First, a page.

That message was reiterated at this year’s convention in Melbourne when I saw a promotional video at the Singapore booth. “You think you know Singapore?” intoned a deep voice. “Think again.”
It was as if the voice were summoning me back — and this July I complied, re-revisiting Singapore in anticipation of the 2024 convention. Next May, thousands of Rotary members will follow in my footsteps, some of whom will be visiting Singapore for the first time. Until then, sit back and imagine that same deep voice enticing you to make that trip as I describe just a few of the delights of this vibrant and dazzlingly modern nation.
A city in nature
Even in July, the sun rises late here — after 7 a.m. I’m newly arrived in Singapore, cruising in a taxi along Orchard Road, an upscale shopping strip. That’s when I see it: a 23-story tropical forest sprouting from an ascending stack of open terraces, each one supported by mammoth concrete columns that are themselves festooned in lush green creepers. It’s as if sentinels of the equatorial jungle have overcome gravity. I squint my eyes and, from this distance, it’s as if I’m looking at a giant block of Chinese script wreathed by nature.
This is the newly opened Pan Pacific Orchard Hotel, recommended to me by the Host Organization Committee. As a smiling front desk agent processes my papers in an open-air lobby, I ask a bellhop to show me the second-floor terrace, which is essentially a mini-tropical forest populated by exotic trees that I couldn’t begin to name. Sitting on a stone step, I close my eyes. The sound of a cascading waterfall soothes my tired mind.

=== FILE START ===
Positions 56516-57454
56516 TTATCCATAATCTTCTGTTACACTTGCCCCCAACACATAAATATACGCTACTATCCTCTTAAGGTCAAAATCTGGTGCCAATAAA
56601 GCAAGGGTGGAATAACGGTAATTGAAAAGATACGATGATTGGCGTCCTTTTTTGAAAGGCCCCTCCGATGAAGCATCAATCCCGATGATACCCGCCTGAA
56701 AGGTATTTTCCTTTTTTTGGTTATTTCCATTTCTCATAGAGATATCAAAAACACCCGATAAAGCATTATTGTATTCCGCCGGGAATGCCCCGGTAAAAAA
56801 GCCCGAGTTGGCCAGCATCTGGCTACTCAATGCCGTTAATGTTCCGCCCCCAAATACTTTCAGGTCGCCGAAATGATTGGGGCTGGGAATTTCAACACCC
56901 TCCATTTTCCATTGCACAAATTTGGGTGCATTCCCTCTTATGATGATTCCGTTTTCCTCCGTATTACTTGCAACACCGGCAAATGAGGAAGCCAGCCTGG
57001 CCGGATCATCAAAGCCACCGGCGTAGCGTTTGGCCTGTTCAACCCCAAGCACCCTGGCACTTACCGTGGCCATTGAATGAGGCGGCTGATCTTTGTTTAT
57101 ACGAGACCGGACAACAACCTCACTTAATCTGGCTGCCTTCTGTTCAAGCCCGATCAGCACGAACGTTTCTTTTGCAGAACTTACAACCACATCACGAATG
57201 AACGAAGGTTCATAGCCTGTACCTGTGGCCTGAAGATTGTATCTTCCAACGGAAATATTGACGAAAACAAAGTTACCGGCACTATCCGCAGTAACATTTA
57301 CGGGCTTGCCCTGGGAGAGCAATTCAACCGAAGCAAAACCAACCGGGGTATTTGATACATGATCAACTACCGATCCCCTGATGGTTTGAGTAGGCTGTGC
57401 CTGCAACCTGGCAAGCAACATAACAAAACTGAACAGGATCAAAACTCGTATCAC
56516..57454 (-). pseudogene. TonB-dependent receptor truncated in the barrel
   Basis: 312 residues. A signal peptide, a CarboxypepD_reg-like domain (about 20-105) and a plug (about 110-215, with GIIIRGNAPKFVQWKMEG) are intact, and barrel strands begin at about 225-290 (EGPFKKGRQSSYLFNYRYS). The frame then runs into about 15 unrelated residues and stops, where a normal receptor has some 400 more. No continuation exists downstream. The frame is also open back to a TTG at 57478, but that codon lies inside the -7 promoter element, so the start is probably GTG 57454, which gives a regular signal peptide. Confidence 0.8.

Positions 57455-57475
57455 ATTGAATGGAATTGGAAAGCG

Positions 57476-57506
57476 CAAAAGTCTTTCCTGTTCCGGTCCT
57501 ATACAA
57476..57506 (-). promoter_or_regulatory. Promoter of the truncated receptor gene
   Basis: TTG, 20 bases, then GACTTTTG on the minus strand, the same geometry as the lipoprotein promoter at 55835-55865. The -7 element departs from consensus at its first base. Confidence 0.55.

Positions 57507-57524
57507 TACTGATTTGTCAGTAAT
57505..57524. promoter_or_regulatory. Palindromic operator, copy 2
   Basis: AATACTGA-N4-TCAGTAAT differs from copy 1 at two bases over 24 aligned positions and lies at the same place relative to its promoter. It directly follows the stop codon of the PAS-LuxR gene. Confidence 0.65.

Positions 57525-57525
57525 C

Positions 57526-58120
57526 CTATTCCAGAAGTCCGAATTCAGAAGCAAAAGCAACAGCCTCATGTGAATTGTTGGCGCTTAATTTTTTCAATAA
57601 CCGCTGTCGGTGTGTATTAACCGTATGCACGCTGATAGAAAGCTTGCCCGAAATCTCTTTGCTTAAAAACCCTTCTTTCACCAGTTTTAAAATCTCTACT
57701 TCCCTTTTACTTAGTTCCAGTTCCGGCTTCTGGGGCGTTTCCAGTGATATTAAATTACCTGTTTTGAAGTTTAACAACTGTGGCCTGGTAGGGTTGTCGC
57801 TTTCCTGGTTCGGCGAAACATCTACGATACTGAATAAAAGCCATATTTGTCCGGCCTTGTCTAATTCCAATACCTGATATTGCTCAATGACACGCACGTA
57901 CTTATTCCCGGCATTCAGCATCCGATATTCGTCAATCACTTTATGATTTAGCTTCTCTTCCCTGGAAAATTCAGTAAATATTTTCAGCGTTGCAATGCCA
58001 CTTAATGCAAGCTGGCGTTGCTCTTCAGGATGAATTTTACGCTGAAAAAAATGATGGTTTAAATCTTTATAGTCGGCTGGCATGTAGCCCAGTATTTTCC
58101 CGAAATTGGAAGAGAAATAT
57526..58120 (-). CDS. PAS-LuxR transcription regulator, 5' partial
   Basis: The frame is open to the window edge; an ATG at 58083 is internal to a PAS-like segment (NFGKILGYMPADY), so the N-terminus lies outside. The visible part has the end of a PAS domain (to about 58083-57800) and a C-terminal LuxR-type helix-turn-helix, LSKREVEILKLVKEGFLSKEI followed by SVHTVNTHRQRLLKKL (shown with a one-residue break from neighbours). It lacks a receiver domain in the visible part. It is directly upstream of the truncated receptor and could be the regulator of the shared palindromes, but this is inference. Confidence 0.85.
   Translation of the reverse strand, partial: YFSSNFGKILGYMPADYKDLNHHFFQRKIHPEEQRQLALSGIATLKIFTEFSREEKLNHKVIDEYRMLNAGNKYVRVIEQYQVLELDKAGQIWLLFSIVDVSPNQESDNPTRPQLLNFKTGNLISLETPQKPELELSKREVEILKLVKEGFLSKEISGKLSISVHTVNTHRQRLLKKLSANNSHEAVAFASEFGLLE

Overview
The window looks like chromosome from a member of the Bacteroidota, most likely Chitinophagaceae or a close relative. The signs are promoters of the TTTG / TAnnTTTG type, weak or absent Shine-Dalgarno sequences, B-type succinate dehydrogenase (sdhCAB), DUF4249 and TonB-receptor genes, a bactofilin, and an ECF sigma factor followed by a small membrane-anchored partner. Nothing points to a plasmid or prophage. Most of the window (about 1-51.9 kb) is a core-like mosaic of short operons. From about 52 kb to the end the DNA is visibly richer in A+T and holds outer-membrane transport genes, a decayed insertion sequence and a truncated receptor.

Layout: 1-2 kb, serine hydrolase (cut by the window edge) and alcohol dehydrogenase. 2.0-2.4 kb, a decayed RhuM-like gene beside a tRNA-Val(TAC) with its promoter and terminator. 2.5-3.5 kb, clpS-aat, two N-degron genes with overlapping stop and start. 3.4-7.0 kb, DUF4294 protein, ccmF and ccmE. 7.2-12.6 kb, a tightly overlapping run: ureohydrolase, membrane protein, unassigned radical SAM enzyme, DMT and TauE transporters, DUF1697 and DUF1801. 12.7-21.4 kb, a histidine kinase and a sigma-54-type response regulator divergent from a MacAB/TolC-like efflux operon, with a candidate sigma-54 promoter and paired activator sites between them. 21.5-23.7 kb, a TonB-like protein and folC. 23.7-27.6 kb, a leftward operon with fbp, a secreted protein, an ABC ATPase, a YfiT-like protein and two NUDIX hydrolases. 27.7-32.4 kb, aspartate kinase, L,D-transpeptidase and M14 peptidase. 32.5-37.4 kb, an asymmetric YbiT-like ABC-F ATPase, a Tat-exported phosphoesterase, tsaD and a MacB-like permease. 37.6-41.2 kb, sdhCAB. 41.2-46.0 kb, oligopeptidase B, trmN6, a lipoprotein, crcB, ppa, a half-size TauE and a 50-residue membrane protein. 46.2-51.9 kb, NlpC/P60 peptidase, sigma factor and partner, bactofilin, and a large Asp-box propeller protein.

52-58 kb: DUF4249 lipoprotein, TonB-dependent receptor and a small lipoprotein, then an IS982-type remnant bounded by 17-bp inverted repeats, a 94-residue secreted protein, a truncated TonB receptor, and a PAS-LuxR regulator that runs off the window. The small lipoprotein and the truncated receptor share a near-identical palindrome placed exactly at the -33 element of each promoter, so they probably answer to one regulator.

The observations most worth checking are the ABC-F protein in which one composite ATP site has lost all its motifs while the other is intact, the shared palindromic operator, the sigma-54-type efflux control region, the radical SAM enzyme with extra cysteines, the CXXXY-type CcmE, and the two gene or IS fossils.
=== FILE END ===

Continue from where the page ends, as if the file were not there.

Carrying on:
A man’s voice startles me awake. “If you go up to the fifth-floor terrace, you will find tropical palm trees encircling a languid lagoon,” says the receptionist. “You could relax on a lounge chair beneath a woven canopy of palm fronds.”
My reverie on the hotel’s Forest Terrace was an appropriate introduction to Singapore, which is rightly known as the Garden City — though Singaporeans prefer to call their metropolis “a city in nature” as they strive to be the world’s greenest urban center. More than 40 percent of the country is covered in greenery, be it in the form of nature reserves, parks, gardens — or a rain forest clinging to a skyscraper. The city-state has mandated that all new commercial and residential developments use landscaping such as green roofs, leaf-lined walls, or luxuriant gardens to help curtail the heat island effect found in almost all major cities.
Over breakfast the next day, Peng Sum Choe, a past president of the Rotary Club of Pandan Valley and CEO of Pan Pacific Hotels Group, introduces me to the concept of “biophilia,” a term defined by the late naturalist E.O. Wilson as humankind’s irresistible urge to affiliate with other forms of life. Choe says biophilic design now permeates Singapore, where nature — greenery — has been artfully integrated into the cityscape.
The pioneering concept of a garden city was the vision of Singapore’s first prime minister, Lee Kuan Yew, who became known as the “Chief Gardener.” In 1971, his government inaugurated an annual Tree Planting Day on the first Sunday in November, and Choe says that tree planting and other environmental projects have been a priority for Singaporean Rotary members over the past two decades.
And the city is slated to become even greener: The Singapore Green Plan 2030 calls for more than 200 acres of new parks and doubling the annual tree planting rate.
“Each time I return from an overseas trip, I’m grateful to the lush greenery in Singapore,” says Choe. “It puts me at ease, bringing me close to nature.”